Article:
The Google Display Network gives you a lot more targeting options, including those based on remarketing or demographics. This kind of targeting options can help you connect with the exact right audience even if they haven’t connected to you yet.
The GDN also allows you to run more vibrant, engaging ads than search ads. You can add images and videos to your display network ads instead of just text, which is automatically a plus for businesses with physical products.
Since display ads show up on a large number of sites with enormous traffic, it’s a valuable platform that shouldn’t be overlooked.
3 Best Practices for the Google Display Network
If you’re ready to start running Google Display Network ads, there’s a few best practices and strategies that you should keep in mind…
1. Go Heavy with Remarketing
You can’t go wrong with running remarketing campaigns—especially when you are using the Google Display Network. Remarketing allows you to show your products and ads to people who are already familiar with it (and may have been viewing it on their own already).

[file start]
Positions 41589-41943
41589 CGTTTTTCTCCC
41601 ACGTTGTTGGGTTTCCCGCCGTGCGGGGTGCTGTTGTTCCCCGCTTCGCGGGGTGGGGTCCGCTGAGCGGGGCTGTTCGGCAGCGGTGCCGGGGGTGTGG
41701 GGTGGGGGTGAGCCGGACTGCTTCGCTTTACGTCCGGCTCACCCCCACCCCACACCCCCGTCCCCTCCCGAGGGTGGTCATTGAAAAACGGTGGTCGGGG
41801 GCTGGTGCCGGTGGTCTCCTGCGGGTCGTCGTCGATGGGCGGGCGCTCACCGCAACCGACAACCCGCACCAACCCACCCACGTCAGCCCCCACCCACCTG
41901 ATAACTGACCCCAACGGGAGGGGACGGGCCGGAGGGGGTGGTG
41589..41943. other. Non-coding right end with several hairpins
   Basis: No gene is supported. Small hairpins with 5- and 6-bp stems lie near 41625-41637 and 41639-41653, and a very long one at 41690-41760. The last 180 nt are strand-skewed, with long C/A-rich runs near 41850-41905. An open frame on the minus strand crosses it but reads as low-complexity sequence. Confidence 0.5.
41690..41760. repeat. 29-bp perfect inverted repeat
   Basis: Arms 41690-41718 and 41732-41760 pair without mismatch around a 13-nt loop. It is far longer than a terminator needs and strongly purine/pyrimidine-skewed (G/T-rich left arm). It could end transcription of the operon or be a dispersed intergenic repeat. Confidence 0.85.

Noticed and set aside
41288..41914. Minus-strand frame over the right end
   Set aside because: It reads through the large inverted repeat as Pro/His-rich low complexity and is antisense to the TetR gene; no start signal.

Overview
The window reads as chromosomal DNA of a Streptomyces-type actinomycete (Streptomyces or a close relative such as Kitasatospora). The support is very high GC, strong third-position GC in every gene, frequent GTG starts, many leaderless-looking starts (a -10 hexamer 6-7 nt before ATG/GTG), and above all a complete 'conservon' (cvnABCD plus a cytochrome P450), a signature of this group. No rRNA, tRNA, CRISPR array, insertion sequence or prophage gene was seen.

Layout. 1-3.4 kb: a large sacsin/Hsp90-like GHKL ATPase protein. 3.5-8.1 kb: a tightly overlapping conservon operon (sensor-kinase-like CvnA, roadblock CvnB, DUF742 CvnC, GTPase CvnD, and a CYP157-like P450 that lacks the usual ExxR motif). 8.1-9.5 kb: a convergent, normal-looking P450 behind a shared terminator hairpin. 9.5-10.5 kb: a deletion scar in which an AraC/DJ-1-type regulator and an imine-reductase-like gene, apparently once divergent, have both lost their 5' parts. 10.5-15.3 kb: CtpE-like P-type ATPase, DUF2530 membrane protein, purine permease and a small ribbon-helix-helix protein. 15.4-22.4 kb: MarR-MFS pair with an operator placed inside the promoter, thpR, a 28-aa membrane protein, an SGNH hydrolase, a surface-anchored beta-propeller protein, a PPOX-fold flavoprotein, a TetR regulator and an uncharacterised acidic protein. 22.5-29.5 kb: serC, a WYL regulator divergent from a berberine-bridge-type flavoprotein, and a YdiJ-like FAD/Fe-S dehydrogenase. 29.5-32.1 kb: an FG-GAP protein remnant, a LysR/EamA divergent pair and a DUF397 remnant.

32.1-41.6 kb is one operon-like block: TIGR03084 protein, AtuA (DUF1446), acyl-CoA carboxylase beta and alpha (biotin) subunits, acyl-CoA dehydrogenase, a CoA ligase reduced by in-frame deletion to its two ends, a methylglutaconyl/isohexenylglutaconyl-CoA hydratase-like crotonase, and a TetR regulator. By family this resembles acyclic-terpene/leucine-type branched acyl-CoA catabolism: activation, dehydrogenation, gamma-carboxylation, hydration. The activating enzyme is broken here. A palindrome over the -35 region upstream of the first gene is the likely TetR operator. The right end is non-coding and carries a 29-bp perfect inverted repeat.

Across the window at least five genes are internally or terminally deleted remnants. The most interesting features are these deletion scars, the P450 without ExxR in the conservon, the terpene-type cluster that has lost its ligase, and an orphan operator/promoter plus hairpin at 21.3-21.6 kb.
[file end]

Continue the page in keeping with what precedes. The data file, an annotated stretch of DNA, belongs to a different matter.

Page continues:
I know I can’t be the only one who has seen something that I loved online and resisted the urge to purchase, only to succumb several days later when it popped up in a display ad.
You can use the Google Display Network to show remarketing ads to people who have both just recently viewed your site, or those who haven’t been on your website for a while. Whether you’re using the ads like as part of an abandoned cart strategy or a re-engagement play, remarketing is a great place to start for these ads.
2. Choose Your Targeting Criteria Carefully
Though I do recommend starting with remarketing campaigns when you’re using the Google Display Network (especially to test your message on the first round), display network ads can also still be exceptionally effective at appealing to cold traffic. When you’re targeting cold traffic, however, you’ll want to be a lot more particular about the placements in addition to targeting criteria.
You should start with specific site placements. This allows you to choose which exact sites you want your ads to be shown on.
A business selling hand-crafted cutely and cooking knives could, for example, place their ads on cookinglight.com and myrecipes.com. This helps ensure that though they’re targeting cold traffic, their target audience will be interested.